The line between "craft" and "art" has now become marvellously unclear. Work like Jennifer Lee's (not that there is much work around of such quality) is displayed in galleries with no less respect than sculpture or paintings, and it is as an artist that she talks and writes about her work. She names "influences," calling them "accumulative rather than direct 201&gt; filtering through" her work. And such sources of inspiration are in the area of attitudes and ideas rather than style. She cites the work of Joseph Beuys, of Antoni Tapies, and of Walter de Maria - all "artists" rather than "crafts persons," but all concerned with "non-art" materials.
Tapies' fascination for the crumbling disrupted surfaces of graffiti-defaced walls, and his use of commonplace and discarded substances for his art, may not immediately strike the viewer as likely to appeal to Lee's fine sensibility. Her pots are images of vital structure rather than ruin, evidence of formation, not deformation. Furthermore, she quotes Andrei Tarkovsky (a potter inspired by a filmmaker): "It is a mistake to talk of the artist looking for his subject. In fact the subject grows within him like a fruit and begins to demand expression" - a positive, subjective, natural development. And yet - one of the somewhat paradoxical tensions that I suspect go to make Lee's work so subtly authentic - she lists categorically among her "interests and concerns": "decay, corrosion, erosion - be it rusting metals, lichen, aging of wood/rock etc., decrepit walls. The visible evidence of decay around us. Rather in the pots - encapsulating a moment of decay."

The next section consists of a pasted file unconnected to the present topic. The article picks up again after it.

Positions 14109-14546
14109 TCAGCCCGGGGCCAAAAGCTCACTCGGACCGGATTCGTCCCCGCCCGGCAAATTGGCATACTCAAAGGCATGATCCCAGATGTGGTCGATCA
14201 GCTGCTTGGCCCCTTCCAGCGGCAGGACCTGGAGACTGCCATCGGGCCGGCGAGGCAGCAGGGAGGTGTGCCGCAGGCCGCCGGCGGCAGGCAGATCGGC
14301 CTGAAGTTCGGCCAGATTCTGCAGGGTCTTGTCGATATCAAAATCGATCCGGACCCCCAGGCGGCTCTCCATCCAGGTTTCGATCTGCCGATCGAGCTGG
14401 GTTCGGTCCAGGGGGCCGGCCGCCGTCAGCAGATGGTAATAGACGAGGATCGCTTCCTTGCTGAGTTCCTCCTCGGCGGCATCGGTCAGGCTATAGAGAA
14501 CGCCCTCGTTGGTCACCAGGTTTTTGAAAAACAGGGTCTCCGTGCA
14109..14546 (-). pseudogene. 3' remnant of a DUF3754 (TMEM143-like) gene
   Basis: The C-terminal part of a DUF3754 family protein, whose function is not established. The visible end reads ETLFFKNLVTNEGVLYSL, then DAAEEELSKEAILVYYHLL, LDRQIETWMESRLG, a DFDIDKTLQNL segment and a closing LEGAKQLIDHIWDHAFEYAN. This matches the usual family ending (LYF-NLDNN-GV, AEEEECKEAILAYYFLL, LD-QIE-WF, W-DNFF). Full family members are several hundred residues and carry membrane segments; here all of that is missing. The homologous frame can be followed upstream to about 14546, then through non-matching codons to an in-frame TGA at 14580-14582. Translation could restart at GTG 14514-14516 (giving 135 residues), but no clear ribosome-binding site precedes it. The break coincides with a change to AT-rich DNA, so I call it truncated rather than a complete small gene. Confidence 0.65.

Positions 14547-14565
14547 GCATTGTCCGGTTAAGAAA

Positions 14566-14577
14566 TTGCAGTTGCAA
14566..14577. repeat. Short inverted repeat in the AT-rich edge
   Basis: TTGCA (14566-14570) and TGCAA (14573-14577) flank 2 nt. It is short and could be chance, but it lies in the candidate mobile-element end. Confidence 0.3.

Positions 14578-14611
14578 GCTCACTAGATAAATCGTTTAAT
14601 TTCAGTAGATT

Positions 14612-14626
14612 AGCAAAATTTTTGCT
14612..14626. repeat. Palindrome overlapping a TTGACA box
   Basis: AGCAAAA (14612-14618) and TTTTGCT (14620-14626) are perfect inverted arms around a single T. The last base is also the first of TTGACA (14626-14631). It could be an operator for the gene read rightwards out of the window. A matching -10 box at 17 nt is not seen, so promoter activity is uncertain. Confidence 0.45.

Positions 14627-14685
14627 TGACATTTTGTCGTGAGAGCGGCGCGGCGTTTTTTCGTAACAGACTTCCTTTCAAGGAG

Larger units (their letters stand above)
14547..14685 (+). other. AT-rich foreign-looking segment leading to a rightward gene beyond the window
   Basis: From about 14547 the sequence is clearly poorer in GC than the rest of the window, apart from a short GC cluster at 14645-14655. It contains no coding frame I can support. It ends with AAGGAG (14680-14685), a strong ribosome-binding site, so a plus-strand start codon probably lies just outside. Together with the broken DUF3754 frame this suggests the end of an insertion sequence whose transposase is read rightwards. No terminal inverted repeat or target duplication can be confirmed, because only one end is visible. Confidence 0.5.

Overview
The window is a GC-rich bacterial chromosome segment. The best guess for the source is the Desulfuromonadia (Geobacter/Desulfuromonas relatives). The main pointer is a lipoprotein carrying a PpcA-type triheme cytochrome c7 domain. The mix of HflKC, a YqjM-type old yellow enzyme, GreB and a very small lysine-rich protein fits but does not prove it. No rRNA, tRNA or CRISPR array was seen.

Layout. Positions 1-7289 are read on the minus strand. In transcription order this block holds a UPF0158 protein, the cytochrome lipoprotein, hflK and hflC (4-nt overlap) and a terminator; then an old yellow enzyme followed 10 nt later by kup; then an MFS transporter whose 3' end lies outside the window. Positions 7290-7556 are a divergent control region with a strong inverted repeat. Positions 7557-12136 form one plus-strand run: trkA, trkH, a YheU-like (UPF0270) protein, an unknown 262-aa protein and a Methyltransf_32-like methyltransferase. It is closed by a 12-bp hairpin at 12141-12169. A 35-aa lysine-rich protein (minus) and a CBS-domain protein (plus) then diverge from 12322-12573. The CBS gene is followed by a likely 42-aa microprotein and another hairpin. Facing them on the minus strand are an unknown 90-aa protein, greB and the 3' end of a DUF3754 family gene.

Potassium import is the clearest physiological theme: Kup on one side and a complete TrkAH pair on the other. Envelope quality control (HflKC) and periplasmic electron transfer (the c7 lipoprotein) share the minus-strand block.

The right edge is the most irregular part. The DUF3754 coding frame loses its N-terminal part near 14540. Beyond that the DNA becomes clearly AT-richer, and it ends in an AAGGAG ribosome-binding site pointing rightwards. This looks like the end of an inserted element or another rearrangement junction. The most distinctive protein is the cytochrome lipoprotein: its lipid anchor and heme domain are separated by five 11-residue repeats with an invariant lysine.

If the form aspect of her pots contradicts such interests, the texture and color do not. And yet it is not really possible, except in theory, to separate one from the other because the colors, like rock strata or auras, are actually in the clay itself, part of the very construction of her pots. In this respect she has developed an idea British potter Lucie Rie discovered for her own work in the late 1960s: using different colored clays in the body of a pot. But Rie uses the wheel, and the result is that the different colors spiral. She also glazes her pots, so the inherent colors show through only to the extent the glazed surface allows.
Lee's colors are part of the coiled and pinched construction of her hand-built pots, and so they often lie or float horizontally. She uses no glaze, so these seams of color are both surface and body. Still bare to the eye, they link the inner and outer surfaces of the pot's walls. In this way she goes back to the primitive, pre-glaze origin of color in pots.